Candy Crush Jelly Saga
Having 10 to 50 Million downloads Candy Crush Jelly Saga is certainly another popular game (online).

Clash of Clans
Available from the Google Play store (online) has between 100 & 500 Million installs.

SimCity Buildit
With 10 to 50 Million Google Play installs SimCity Buildit is certainly another popular game (online). This game is all about creating a city and populating it with residences, so you can earn Simoleons through the construction of residences and earn tax from same as well. One can also earn cash through the Trade Depot whereby you can sell goods that you create. One can sell all manner of goods from the basic raw materials created by factories, to more complex items created by taking the raw materials and forming them into a new product such as: Doughnuts, Shoes, Watches, Nails, Vegetables, Tables & Chairs to name but a few.

As you level up through the game further opportunities for Trading become enabled such as the Port for shipping your goods overseas, or the Airport (available once you have a population of 120,000). The Airport allows you to gain special items allowing you to build new types of residences with higher population capacity, namely, Paris, London and Toyko zones. To keep the population happy one must supply them with basic services, provide them with places to relax (parks), and a whole host of other facilities from Schools and Universities, to Entertainment and Gambling.

Over time one can create a city of some 4 million inhabitants and stretch out the area of the city to encompass both the beach and mountains. These areas allow one to build special buildings that can greatly boost the population within a certain catchment area.

At the Vu Tower (available at a population of 90,000) one can unleash a number of different disasters, that allows you to gain valuable Golden Keys. The most basic disaster one can unleash is the Meteor Strike, followed by Earthquake, Alien Invasion and several more.

What makes a good game?
How important is the embedding of Social Media in a game?
Do you make use of in-app purchases, to buy credits, upgrade systems etc?
Is it easy to lose track of the amount you spend on in-app purchases?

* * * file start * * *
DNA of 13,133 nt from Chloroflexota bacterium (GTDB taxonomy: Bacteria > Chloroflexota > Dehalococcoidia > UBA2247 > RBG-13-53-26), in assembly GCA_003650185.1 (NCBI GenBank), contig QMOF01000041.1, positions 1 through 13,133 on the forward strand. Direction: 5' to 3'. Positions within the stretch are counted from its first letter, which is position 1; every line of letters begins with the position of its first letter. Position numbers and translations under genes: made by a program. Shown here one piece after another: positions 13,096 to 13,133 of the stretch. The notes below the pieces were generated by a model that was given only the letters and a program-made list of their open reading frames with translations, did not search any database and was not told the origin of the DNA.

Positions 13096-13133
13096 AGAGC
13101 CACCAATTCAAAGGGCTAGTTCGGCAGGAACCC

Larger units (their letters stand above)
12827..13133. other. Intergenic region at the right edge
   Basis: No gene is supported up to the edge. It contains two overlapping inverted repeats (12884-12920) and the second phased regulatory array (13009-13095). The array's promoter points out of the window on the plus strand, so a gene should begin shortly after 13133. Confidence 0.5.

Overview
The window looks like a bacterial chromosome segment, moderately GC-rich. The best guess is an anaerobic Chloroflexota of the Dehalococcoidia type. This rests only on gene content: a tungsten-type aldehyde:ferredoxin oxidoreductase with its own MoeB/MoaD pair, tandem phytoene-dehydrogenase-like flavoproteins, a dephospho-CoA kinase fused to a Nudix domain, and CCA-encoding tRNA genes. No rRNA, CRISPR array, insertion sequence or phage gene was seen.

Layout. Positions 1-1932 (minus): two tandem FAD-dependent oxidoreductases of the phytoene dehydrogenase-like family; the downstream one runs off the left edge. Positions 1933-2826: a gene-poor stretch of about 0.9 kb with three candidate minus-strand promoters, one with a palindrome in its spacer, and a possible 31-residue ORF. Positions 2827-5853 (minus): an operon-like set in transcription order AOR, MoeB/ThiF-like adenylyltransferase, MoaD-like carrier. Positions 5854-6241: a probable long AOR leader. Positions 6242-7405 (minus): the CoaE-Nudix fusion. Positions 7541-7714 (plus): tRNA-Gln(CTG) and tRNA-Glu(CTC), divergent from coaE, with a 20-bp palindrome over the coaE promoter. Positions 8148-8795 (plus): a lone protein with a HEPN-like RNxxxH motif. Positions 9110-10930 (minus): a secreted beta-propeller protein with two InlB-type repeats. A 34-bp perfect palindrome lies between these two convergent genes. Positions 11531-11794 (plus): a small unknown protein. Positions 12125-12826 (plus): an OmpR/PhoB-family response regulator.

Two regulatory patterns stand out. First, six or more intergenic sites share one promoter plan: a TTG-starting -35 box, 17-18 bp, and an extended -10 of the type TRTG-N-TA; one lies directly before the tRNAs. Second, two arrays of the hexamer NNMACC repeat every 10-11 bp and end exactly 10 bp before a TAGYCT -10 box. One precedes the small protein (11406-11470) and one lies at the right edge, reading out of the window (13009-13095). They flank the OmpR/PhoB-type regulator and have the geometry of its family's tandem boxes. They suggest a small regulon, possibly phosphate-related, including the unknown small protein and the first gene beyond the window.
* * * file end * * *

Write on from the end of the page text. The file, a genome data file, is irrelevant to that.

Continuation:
How important is the time it takes to complete a level – especially for Mobile Games?
What are your favorite games and Why?
How often do you play games on your Mobile?

How to Demo DSLR Video Settings Live to a Class

We are now into the second week of teaching & one issue I faced was how to do a live demo to a class on how to configure the various settings on a DSLR camera to get some good quality footage. The solution I came up with was to take a live feed from a video camera & pipe it via HDMI cable into the labs projection system. To achieve this I made use of a 2 way HDMI splitter to interface between the output from the camera and the HDMI input to the projection system – as you will see in one of the images below.

Overall it seemed to work out fairly well, with the live feed captured by the Sony NX5E projected across all the screens in the lab for everybody to see. Following on from the demo I got the class to do some filming.

One video created by a pair of students over the weekend recorded at Balgavies Loch, Angus can be seen directly below. The objective had been to capture some nice shots of a forest / nature scene.

Live Demo of DSLR Video Settings

Live Demo of DSLR Video Settings

Live Demo of DSLR Video Settings

Live Demo of DSLR Video Settings

Live Demo of DSLR Video Settings

Live Demo of DSLR Video Settings

Live Demo of DSLR Video Settings

iPad’s Galore – Codea iPad Programming Workshop

Today I gave a workshop on Codea Programming for the iPad at the Further and Higher Education Advisors Conference 2013 that was held today at the Garthdee Campus of RGU. The following photos should give some sense of the room setup just prior to the workshop commencing. As you will see from the first few images, I just had to put an array of iPad’s together to see what they were like.